Maybe I didn't explain what I was getting at well, they tied with 52 comparisons. The current tiebreak upon a tie in the pairwise is RPI. I was saying who holds the comparison should get the advantage as opposed to settling that tie with RPI again.

I understand how the PWR works, I am commenting on the tiebreak that occurs when teams have the same number of compares won. I am saying the team that owns the comparison between the two tied teams should receive the higher seeding.

RPI currently (1. decides one portion of who wins a compare, 2. breaks the tie in the event the comparison is tied, 3. breaks the tie in the event two teams have the same number of comparisons won). I am commenting on 3, saying perhaps a better tiebreak here would be who owns the comparison between the two tied teams.

billmich88888
03-21-2016, 01:06 PM
I take it that we don't want to (re) introduce another comparison factor, like record in last 20 games?
reward teams coming in hot?

Spartanforlife4
03-21-2016, 01:08 PM
get conferences to reduce number of conference games to have more interconference matchups to allow for better cross conference data...

Oh, so now the Big Ten has the right idea on something! :D

Fairly certain baseball has a penalty for losing to teams in the bottom 50 or so. Of course, there are around 300 teams, so maybe make it the bottom 10 for hockey?

Shirtless Guy
03-21-2016, 01:09 PM
Maybe I didn't explain what I was getting at well, they tied with 52 comparisons. The current tiebreak upon a tie in the pairwise is RPI. I was saying who holds the comparison should get the advantage as opposed to settling that tie with RPI again.

I understand how the PWR works, I am commenting on the tiebreak that occurs when teams have the same number of compares won. I am saying the team that owns the comparison between the two tied teams should receive the higher seeding.

RPI currently (1. decides one portion of who wins a compare, 2. breaks the tie in the event the comparison is tied, 3. breaks the tie in the event two teams have the same number of comparisons won). I am commenting on 3, saying perhaps a better tiebreak here would be who owns the comparison between the two tied teams.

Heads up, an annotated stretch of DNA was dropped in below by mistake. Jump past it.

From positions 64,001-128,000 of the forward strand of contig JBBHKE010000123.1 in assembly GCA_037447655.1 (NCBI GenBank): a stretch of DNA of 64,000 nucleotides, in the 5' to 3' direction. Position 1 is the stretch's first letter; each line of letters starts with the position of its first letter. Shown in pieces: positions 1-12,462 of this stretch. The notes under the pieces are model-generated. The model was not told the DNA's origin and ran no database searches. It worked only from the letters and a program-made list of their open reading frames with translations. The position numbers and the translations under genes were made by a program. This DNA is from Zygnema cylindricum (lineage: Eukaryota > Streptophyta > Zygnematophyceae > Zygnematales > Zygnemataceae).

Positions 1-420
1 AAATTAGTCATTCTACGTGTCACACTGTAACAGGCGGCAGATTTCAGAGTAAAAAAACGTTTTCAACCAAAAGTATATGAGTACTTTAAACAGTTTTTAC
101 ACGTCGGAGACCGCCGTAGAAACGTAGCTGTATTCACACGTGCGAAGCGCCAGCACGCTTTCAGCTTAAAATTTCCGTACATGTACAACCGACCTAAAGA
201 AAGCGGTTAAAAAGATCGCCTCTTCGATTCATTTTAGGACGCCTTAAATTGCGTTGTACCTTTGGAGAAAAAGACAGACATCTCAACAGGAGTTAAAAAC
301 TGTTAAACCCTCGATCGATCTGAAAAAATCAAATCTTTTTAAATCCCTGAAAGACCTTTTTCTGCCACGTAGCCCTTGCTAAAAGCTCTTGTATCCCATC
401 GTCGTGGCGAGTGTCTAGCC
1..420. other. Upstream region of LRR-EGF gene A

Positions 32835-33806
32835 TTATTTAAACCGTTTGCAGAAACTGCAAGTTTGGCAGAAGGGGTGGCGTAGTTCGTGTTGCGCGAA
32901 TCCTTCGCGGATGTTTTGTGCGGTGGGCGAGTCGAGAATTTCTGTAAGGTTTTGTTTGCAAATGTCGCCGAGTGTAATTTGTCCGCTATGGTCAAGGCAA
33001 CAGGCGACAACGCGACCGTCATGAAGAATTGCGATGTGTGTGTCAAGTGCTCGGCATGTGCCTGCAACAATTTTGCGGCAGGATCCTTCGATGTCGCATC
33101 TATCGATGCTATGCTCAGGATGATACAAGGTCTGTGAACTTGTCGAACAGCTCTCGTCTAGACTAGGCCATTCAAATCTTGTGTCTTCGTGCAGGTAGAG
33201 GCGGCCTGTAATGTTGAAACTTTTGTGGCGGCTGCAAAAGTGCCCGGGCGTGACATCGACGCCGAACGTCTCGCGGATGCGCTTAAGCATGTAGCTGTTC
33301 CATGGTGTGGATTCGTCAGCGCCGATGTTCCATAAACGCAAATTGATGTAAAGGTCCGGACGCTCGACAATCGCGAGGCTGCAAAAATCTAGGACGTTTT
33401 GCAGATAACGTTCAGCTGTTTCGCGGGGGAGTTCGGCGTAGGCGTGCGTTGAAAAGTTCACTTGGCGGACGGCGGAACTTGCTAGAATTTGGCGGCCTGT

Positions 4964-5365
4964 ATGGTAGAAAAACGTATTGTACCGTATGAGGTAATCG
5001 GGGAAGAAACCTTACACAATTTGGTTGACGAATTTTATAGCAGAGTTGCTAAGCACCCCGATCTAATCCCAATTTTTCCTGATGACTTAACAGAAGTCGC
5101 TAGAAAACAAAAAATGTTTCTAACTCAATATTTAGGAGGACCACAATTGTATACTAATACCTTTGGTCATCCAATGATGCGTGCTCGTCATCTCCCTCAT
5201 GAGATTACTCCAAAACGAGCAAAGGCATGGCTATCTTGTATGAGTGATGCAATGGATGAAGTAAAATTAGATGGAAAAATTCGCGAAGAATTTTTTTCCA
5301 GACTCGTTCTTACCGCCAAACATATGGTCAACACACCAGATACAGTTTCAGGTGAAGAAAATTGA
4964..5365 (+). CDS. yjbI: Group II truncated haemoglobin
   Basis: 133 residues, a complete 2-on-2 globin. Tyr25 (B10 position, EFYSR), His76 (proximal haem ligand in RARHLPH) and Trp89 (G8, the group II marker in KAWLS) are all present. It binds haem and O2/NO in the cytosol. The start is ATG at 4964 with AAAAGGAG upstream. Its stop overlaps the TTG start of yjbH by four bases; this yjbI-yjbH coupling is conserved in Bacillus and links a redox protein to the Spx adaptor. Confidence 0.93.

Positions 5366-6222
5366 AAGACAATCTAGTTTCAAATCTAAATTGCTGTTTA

fair enough, I agree with that...not positive you're right that 3 isn't who owns the head-to-head comparison win, but if it isn't I agree with that change.

tape
03-21-2016, 01:16 PM
The biggest problem I have is flipping it can only occur if teams play head to head.

This is my biggest concern as well. When a team's schedule contains at most about 1/3 of Division I, H2H just doesn't come up that often, and with RPI the tiebreaker, it means ComOp doesn't even matter unless there's also H2H.

Imagine a scenario where teams are extremely close in the RPI - Lowell and BU this year are a great example since Lowell is only up on BU by .0003. In reality, they played head-to-head, but suppose they didn't, and suppose that rather than being tied in ComOp, BU obliterated Lowell in that category - say BU was 8-1 against common opponents while somehow Lowell went 1-8 (I know it's done by adding the win% against each team but you get the point). It almost seems unfair that two teams in a virtual tie in RPI but with such a huge discrepancy in ComOp would be decided by the RPI in such a scenario.

ExileOnDaytonStreet
03-21-2016, 01:27 PM
This is my biggest concern as well. When a team's schedule contains at most about 1/3 of Division I, H2H just doesn't come up that often, and with RPI the tiebreaker, it means ComOp doesn't even matter unless there's also H2H.

Imagine a scenario where teams are extremely close in the RPI - Lowell and BU this year are a great example since Lowell is only up on BU by .0003. In reality, they played head-to-head, but suppose they didn't, and suppose that rather than being tied in ComOp, BU obliterated Lowell in that category - say BU was 8-1 against common opponents while somehow Lowell went 1-8 (I know it's done by adding the win% against each team but you get the point). It almost seems unfair that two teams in a virtual tie in RPI but with such a huge discrepancy in ComOp would be decided by the RPI in such a scenario.

True all around.

Still better than the "oh whatever, let's just take straw polls until we like it" method used by the basketball committee.

Patman
03-21-2016, 01:32 PM
A few considerations...

Anything done must be able to be done by a fastidious layperson. As awful as things are, the RPI can be computed in a long afternoon with a simple calculator.

The goal of the ranking is unclear. The TUC factor was meant to consider performance against a more select set of opponents. Of course you have to preselect before you select and all that fun.

The means of evaluation are currently limited. Even if you blank out the scores and simulate what is to judge good and bad? Will we accept an aggregate testing bed? What is the value of mis-selection.

What is it we value in these teams? The capacity to be the best amongst all? What does that mean? Is it just the best group amongst the entire selection? The last and the first are not the same.

----

I can always set up a synthetic data testbed. That's actually quite easy. Modeling may take the better part of the afternoon but nothing I can't do.